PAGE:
Farm Credit
Apr 12 2017

Cattle Growers’ Push for Monument Elimination

Here’s The Moos….                 For Immediate Release / April 12, 2017

The New Mexico Cattle Growers’ Association (NMCGA) is urging President Donald J. Trump to address the abusive monument designations made in past administrations, according to the group’s President Pat Boone, Elida.

In an early April letter to Congressman Steve Pearce, the NMCGA asked the Congressman to bring the New Mexico monuments to the President’s attention.     

“I know of few that don’t want the best for the land,” Boone said. “But putting layer after layer of bureaucratic designations isn’t often what is best for the land and its’ creatures.”

“Ranchers and other agriculturists have been managing lands in New Mexico for more than 14 generations. If it wasn’t for that stewardship, there likely wouldn’t be pristine lands available today,” he continued.

“We all remember visiting monument designations across the country as youngsters and we enjoy sharing those places with our children and grandchildren today,” Boone noted. “These sights are of a reasonable size for all to enjoy.”

“Unfortunately more recent monument designations starting back in 1996 with the Grand Staircase Escalante in Utah that encompasses 1,880,461 acres appear to be about controlling the land rather than conserving special places,” he said.

The Organ Mountains-Desert Peaks National Monument takes 776 square miles, or about 25 percent of Dona Ana County, New Mexico, according to Boone. There are several entire ranches within the monument designation.

An additional concern with this huge amount of land is border security, Boone noted. Both the Border Patrol and local law enforcement concerns were unheeded with the Dona Ana County designation.

The federal Antiquities Act requires that “the smallest area compatible with the proper care and management of the objects to be protected.” The act was designed to protect federal lands and resources quickly, according to a Congressional Research Service (CRS) report issue in early September, 2016.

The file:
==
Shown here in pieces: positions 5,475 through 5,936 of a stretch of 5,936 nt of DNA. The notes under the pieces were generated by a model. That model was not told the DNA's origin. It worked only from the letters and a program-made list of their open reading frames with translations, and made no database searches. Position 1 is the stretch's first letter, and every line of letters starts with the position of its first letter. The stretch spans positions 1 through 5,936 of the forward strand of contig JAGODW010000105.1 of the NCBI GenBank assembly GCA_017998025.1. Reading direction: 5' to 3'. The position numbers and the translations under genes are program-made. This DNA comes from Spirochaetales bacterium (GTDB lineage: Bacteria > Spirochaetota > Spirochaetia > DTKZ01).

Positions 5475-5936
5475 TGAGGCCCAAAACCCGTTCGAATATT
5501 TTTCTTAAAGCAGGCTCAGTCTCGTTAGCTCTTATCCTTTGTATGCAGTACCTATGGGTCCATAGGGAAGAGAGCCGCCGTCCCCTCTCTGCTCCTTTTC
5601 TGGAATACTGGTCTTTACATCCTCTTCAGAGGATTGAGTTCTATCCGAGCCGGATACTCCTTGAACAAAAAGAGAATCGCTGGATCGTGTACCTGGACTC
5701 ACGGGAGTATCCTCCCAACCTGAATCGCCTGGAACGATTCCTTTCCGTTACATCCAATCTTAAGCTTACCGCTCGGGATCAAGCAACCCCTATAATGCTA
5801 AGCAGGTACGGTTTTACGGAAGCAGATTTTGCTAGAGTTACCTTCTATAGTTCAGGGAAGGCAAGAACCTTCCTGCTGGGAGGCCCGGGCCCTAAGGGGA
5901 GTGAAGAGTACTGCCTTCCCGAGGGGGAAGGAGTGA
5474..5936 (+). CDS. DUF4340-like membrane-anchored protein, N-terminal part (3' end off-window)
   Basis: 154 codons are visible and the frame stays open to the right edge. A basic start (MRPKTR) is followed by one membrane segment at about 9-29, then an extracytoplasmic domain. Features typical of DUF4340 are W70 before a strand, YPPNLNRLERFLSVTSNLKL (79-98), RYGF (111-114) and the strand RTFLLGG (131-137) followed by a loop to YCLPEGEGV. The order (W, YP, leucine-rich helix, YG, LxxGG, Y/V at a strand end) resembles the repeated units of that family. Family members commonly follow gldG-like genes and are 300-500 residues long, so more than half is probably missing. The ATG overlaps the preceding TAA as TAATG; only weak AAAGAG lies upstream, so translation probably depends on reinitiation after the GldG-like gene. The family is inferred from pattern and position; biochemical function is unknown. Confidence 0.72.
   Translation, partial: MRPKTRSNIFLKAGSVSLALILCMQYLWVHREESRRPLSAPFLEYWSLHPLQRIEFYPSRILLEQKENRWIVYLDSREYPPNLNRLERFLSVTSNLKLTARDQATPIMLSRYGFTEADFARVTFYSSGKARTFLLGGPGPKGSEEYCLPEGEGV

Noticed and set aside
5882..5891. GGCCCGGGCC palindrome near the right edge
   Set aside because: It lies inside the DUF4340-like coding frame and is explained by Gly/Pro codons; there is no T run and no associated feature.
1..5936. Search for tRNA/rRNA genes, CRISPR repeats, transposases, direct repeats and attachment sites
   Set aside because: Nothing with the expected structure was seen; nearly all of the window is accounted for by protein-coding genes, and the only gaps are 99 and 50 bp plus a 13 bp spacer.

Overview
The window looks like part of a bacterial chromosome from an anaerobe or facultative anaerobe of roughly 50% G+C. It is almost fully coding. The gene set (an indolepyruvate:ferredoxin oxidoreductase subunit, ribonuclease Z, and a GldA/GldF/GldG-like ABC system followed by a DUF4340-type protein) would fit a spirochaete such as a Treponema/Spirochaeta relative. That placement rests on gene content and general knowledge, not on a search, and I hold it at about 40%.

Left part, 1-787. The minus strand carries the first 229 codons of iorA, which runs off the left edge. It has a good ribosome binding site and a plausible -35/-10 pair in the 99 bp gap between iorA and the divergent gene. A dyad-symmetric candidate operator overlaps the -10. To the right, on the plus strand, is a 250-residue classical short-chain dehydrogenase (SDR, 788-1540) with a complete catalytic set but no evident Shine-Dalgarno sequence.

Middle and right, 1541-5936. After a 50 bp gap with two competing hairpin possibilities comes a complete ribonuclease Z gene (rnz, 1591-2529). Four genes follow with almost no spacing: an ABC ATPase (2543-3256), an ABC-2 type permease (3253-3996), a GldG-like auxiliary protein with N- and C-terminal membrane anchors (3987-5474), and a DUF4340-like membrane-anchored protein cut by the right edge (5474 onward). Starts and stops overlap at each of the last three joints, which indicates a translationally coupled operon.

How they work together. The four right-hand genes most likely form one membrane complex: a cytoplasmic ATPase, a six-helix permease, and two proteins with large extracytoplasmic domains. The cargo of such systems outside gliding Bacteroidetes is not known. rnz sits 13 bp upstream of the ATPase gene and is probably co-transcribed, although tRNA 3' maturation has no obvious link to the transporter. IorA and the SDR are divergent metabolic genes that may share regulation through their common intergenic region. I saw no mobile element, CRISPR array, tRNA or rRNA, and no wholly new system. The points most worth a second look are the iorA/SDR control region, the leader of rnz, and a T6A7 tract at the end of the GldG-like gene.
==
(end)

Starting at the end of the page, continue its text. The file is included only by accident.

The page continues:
“It doesn’t seem to me that these vast designations meet the letter, spirit or intent of the law,” Boone said.

Furthermore, after three (3) years, the Bureau of Land Management has yet to come up with a plan or guidance on how the Organ Mountains-Desert Peaks are to be managed as a monument, he added.

Congressman Pearce fully understood the impacts of such a huge designation in Dona Ana County and attempted to reduce the size of the monument to about 60,000 acres prior to the monster designation by President Obama, Boone pointed out.

 The CRS says that presidents have proclaimed a total of 151 monuments. Congress has modified many of these proclamations and has abolished some monuments. Congress also has created monuments under its own authority.

These monster designations are not limited to New Mexico, with many other Western states suffering from vast monument designations as well, Boone explained.

“We sincerely hope that President Trump will consider the people who live and work on the land as he addresses monuments,” Boone concluded, “and that he takes action to eliminate harmful designations.”

 

For further information, contact:  Caren Cowan

505.247.0584 phone / nmcga@nmagriculture.org